Deliberative democracy becomes institutional democracy: Is it dangerous to give power to the people? Comments on Vilhjálmur Árnason’s paper "Power to the People?"

Jón Ólafsson

Abstract


The paper is a response to Vilhjálmur Árnason’s writings on democracy, in particular his paper "Power to the People? Weaknesses and challenges of Icelandic democracy in the wake and aftermath of the Crisis." It is argued that Árnason’s criticism of democratic experiments in Iceland after the economic crisis of 2008 imply doubts about democracy and that the form of democracy that Árnason favors in fact means that good governance is seen as more important than democracy. The paper discusses political deliberation, participation and an independent public sphere that can accommodate both deliberative democracy and independent media. It is maintained that it may be difficult or even impossible to evaluate from outside the extent to which private interest, oratorial contests and political bargaining dominate the political field. General moral norms are of little help in evaluating political discourse. Further the paper argues that experiments in Iceland such as referenda, national fora and the Constitutional Council have provided valuable experiences from which it is important to learn rather than simply claim that serious mistakes were made in their organization and implementation as Árnason claims. Finally it is pointed out that doubts about direct democracy have not been answered in a satisfactory way and that in order to strengthen the argument for direct democracy a few key doubts must be dealt with more convincingly than one has yet seen in the literature.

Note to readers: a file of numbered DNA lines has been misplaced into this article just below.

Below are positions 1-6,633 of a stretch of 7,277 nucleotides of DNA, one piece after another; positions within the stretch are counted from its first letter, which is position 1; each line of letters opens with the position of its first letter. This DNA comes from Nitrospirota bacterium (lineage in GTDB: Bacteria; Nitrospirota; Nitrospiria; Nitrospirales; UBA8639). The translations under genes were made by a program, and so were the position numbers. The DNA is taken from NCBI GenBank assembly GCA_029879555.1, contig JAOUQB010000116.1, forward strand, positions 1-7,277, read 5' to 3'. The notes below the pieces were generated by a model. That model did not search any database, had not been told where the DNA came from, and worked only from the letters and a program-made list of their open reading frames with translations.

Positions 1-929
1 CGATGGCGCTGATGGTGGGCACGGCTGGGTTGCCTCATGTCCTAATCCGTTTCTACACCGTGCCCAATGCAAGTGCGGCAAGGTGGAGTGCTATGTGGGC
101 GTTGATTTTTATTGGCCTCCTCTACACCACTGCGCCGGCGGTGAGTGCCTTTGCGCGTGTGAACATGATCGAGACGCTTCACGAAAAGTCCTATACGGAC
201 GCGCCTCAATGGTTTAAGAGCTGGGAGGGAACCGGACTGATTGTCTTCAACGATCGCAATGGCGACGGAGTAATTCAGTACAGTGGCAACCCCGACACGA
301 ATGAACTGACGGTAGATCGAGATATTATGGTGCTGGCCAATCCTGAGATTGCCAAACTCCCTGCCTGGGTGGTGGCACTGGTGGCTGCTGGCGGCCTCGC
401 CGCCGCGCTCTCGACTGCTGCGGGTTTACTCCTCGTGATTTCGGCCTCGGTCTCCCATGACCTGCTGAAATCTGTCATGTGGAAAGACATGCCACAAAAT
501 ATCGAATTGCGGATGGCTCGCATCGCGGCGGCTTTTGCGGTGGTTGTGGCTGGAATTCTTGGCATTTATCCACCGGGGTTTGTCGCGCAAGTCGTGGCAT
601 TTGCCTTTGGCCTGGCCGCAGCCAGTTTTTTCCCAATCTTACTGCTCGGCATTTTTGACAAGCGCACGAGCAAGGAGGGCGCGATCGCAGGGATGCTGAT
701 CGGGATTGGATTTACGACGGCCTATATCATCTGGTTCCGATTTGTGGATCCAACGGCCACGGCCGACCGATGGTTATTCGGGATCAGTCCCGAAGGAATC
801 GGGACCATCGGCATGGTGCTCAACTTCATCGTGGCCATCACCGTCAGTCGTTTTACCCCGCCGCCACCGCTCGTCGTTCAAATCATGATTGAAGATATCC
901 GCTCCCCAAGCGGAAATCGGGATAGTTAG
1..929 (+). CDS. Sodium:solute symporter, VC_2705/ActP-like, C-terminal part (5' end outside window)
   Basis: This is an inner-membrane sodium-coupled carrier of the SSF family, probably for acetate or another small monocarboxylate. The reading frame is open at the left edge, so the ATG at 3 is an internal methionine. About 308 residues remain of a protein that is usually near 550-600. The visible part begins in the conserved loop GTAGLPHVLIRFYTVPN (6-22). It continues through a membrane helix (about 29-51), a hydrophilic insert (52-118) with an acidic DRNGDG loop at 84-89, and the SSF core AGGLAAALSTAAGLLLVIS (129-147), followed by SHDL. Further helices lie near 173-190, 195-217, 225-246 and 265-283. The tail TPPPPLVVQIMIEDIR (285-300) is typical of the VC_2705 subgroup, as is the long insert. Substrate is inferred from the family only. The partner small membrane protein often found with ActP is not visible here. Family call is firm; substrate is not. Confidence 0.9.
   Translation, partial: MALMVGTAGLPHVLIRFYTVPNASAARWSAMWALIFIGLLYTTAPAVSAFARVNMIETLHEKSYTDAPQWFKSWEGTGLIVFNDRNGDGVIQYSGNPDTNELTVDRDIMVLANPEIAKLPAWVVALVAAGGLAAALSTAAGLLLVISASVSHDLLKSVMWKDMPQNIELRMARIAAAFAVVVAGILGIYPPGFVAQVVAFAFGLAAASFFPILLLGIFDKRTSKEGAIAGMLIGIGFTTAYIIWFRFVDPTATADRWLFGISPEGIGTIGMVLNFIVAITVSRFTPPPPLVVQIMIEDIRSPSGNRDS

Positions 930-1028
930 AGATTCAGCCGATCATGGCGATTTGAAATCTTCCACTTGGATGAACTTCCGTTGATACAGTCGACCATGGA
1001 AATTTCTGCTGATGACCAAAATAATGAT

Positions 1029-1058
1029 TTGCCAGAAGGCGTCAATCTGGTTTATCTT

Keywords


Democracy; deliberative democracy; direct democracy; epistemic democracy; goveranance.

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DOI: https://doi.org/10.13177/irpa.a.2014.10.1.7

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